However, the ProxyUtils themselves are only a utility class on top of the MoskitoInvokationProxy (net.anotheria.moskito.core.dynamic.MoskitoInvokationProxy). Although you'll probably never need to use it directly, it should be named here:
|The implementation instance of the interface that we want to monitor.|
|The handler for calls on the proxy. It handles all the monitoring and accounting.|
|The IOnDemandStatsFactory for Stats.|
|Monitored interfaces (in this case one).|
Differences between AOP/CDI and Proxy style monitoring
|Monitors||... implementation.||... caller. The Caller of the method goes intercepted, the target doesn't know it's being monitored.|
|Methods||ALL. If you call an internal method in a loop and it doesn't do|
much relevant stuff, exclude it.
Only interface methods. It makes monitoring clearer, because you are usually interested in monitoring
|Limitations||-||Can only monitor interfaces.|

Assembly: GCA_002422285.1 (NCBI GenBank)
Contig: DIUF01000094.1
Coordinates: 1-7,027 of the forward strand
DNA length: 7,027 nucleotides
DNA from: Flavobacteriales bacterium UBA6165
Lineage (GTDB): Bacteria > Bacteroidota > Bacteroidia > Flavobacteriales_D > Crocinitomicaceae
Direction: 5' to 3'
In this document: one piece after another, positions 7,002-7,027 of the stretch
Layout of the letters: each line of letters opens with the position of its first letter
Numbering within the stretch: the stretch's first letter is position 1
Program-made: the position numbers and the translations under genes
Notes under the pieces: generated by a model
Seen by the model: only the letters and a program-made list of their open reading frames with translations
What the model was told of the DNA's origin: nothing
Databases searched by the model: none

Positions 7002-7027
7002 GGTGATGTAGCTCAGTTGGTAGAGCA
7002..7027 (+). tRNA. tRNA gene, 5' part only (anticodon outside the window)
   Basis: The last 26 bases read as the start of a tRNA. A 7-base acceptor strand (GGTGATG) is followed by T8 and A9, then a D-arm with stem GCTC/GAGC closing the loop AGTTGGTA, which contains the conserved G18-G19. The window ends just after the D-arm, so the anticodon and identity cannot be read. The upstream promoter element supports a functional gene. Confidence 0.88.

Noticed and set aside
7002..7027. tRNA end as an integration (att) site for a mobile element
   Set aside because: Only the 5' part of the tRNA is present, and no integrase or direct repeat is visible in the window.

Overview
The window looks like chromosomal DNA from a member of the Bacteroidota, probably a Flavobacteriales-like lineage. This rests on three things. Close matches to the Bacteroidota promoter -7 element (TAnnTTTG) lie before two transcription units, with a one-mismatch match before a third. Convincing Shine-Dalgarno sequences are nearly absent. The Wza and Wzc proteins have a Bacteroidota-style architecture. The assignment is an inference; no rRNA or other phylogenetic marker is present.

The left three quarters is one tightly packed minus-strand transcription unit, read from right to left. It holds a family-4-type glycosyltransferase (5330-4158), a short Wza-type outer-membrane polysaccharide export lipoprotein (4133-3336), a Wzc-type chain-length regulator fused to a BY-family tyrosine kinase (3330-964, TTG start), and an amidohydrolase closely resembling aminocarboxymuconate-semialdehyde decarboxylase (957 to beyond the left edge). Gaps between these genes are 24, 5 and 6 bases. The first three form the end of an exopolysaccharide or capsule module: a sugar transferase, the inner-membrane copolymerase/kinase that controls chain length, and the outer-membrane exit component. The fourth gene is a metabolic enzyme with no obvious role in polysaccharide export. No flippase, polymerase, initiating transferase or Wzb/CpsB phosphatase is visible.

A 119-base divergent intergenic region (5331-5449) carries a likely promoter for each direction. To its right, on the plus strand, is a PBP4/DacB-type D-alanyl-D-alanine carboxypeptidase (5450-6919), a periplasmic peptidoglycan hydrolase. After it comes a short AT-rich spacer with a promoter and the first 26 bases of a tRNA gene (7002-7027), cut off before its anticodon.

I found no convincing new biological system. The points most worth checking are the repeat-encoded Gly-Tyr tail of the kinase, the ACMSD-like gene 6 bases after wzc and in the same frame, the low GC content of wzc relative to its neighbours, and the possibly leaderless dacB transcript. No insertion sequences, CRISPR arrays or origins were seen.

|Performance||Faster with compile time weaving.||A bit slower.|
|Use when...||... you want to monitor a special class or special instance, or simple don't want to build proxies.||... you have a lot of classes of a same category that pass the same code area (factories). |
This makes proxy creation very easy and effective.
GOOD OLD COUNTING
Info will be added soon.
Info will be added soon.
CallExecution is another way of telling the system when to start monitoring.
With AOP or Proxy integration, a Java method becomes a natural boundary of the start and end points of monitored period.
However, there might be situations in which only a part of a method is relevant, or even multiple critical sections in one method. This is where CallExecution comes in handy.
The first, very simple example, is where we try to monitor a part of the method. Of course, we still need a producer:
Now we have our important method, in which we want to monitor a critical section:
The main difference is that we set the monitoring boundaries manually, instead of settings them automatically with Java method boundaries.
The code below gives a clearer example of monitoring multiple areas in one method:
This is it.